The powersharing impasse in Northern Ireland will not be solved by demeaning the concerns of unionists, a DUP MLA has said.
Emma Little-Pengelly told the Queen’s University conference commemorating the Good Friday Agreement that hers was a party of devolution and it wanted to get back into government at Stormont.
But she said that could only happen when there was a sustainable basis for governance and a return to the principles behind the landmark 1998 deal of unionist and nationalist aspirations both being respected.
Ms Little-Pengelly was taking part in a debate with the leaders of the four other main Stormont parties. DUP leader Sir Jeffrey Donaldson did not participate in the discussion panel.
The DUP is currently blocking devolution in protest at post-Brexit trading arrangements that the party believes have undermined Northern Ireland’s place within the UK.
At times audience members at Queen’s made clear their opposition to the DUP’s stance, loudly clapping points made by other party representatives when they criticised the Stormont boycott.
Ms Little-Pengelly insisted unionist grievances were not manufactured and said the conference audience was not representative of the electorate.
“The reality is that we need to have a fair deal,” she said.
“We need to address the issues of unionism, anybody in this hall who thinks it’s easy to say ‘no, we need to get this right’ in the face of presidents and prime ministers and pressure and the scoffing and mocking of the DUP, I would say this, in terms of this room, this room doesn’t represent the voters that are out there.
“The voters that are out there speak to us on the doors all the time, they’re articulating their concerns. I am not here to bow to presidents and prime ministers. I am here to speak for the people and their genuine concerns and to try to get that resolved.”
“The DUP is a party of devolution,” she added.
“We want to get devolution back, and we want to make each of the departments work. We want our citizens to be happy, to be healthy and to be able to live fulfilled lives here in Northern Ireland, there are pathways to do that.”
Sinn Fein leader Mary Lou McDonald said the concerns of the DUP had been listened to and were reflected in the changes to post-Brexit trade brought about by the UK and EU’s Windsor Framework deal.
Ms McDonald said no one has “any right whatsoever to disregard the views, the fears, the anxieties of the other”.
Directing her comments to Ms Little-Pengelly, Ms McDonald said the DUP’s concerns had been heard “so loudly” and taken so seriously that there have been “years of a sustained negotiation”.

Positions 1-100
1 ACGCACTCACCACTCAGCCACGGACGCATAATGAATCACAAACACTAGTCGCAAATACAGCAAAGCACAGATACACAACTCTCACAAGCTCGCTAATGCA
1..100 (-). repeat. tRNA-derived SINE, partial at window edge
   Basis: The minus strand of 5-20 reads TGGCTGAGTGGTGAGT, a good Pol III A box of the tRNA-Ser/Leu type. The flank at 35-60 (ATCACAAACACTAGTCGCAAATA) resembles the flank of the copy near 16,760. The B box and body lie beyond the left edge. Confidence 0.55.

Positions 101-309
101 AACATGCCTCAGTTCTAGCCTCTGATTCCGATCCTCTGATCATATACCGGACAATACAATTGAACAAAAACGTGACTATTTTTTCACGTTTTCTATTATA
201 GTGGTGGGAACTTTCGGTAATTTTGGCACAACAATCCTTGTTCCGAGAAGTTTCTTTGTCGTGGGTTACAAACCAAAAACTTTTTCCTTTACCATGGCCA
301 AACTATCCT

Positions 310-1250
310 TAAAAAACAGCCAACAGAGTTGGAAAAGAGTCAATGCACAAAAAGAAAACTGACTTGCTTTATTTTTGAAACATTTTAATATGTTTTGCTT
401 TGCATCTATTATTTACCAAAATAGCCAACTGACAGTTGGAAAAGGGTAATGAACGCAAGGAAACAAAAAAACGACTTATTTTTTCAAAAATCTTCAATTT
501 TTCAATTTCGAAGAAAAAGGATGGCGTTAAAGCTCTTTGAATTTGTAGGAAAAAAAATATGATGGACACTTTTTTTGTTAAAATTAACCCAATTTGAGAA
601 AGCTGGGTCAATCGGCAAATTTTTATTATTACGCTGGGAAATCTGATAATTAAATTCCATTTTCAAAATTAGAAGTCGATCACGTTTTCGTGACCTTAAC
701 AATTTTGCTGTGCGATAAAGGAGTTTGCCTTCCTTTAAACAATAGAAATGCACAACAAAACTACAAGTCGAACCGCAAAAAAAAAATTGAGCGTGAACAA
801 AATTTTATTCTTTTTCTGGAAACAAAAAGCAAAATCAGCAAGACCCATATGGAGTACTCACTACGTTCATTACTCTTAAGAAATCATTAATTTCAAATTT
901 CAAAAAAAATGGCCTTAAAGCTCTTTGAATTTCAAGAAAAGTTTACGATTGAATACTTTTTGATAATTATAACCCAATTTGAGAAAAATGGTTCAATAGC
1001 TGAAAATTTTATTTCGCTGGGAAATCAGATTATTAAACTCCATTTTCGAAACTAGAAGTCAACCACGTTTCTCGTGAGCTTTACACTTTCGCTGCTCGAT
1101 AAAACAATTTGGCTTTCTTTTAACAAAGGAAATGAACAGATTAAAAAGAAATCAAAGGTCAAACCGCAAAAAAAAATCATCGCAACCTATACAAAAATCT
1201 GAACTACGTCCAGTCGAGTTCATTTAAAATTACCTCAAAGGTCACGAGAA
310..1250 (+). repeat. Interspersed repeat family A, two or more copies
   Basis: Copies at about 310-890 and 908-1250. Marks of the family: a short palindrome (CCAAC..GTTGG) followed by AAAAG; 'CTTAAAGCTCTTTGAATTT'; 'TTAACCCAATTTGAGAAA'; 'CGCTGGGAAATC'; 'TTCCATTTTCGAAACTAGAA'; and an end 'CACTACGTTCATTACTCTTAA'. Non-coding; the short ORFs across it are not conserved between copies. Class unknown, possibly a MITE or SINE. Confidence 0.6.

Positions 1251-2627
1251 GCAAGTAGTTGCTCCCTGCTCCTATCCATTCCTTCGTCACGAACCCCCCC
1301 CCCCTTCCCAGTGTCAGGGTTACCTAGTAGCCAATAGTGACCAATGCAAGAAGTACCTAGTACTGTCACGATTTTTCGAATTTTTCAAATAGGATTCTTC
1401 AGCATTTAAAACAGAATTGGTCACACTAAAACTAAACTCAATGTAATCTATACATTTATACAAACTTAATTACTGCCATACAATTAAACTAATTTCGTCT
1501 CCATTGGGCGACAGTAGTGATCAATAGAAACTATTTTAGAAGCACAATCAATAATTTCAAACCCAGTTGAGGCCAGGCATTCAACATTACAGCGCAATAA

“So the question now has to be, particularly for the DUP, you now arrive at a crossroads, and a moment of decision,” she said.
“And I sincerely say to you, I really pray that that decision is the right decision, because it seems to be unconscionable that we stay in this limbo and that we drift.
“For me the most frightening prospect is drift. We agreed that we have to work together. We all live here. That’s not going to change. That will never change. We have different views. That’s not going to change either.
“What has to change now is that we have the institutions, as imperfect as they are, functioning for everybody.”
“The truth is if we get it up and running again, which I hope we do in short term, there’s no guarantee that it will survive because the institutions are not just fragile but unstable,” she said.
“I think people now feel quite jaded and cynical about the Good Friday Agreement. And I think that is a tragedy, because it is one of the most enduring peace agreements anywhere in the world and we should be proud of it and we should take care of it.
“But if we do not deal with the fundamental instabilities, it will wither away and support for it will wither away through frustration and cynicism and that to me would be a scandalous waste of an opportunity for all of us.”
Referring to the Ms Little-Pengelly’s remarks, Ms Long questioned the DUP’s support for Brexit.
“I do understand why unionism is uncomfortable with the protocol and with the Windsor Framework, but I can’t understand how you did not see this coming with Brexit,” she said.
“We fought the last election in May on a system of government that we were going to employ and Sinn Fein became the largest party,” he said.
“If they are not allowed to take their place and if we’re not allowed to get a government up and running now, then we really are trampling all over democracy here in Northern Ireland.
“I say that as a unionist, as a whole UK unionist. What happens in Scotland, what happens in Wales, what happens in England is as important to me as what happens here in Northern Ireland, we are a collection of nations, which makes the Union go forward.
“Therefore, if any part of that nation is damaged, is weak, then the whole nation is damaged and weak. And, right now, Northern Ireland is damaged because we have no government.”
SDLP leader Colum Eastwood rejected the suggestion that post-Brexit trade had changed the constitutional position of Northern Ireland.
“It’s very clear that this hasn’t changed because if it’s changed I missed the victory party,” he said.
“The people of Northern Ireland, the people of the Republic of Ireland, in concurrent referendum decide what happens, because the UK or United Ireland that is the only basis on which we decide a constitutional future.
“That means that I have to do some work to convince people that it’s a good idea to change the constitutional position. But it hasn’t changed.
“I hear this from the DUP, I sit behind them in the House of Commons, and I hear this all the time about the constitutional position has changed. When did that happen?”
He added: “Emma talks about exclusion – the only people excluding the DUP are the DUP themselves, you have to opt in.”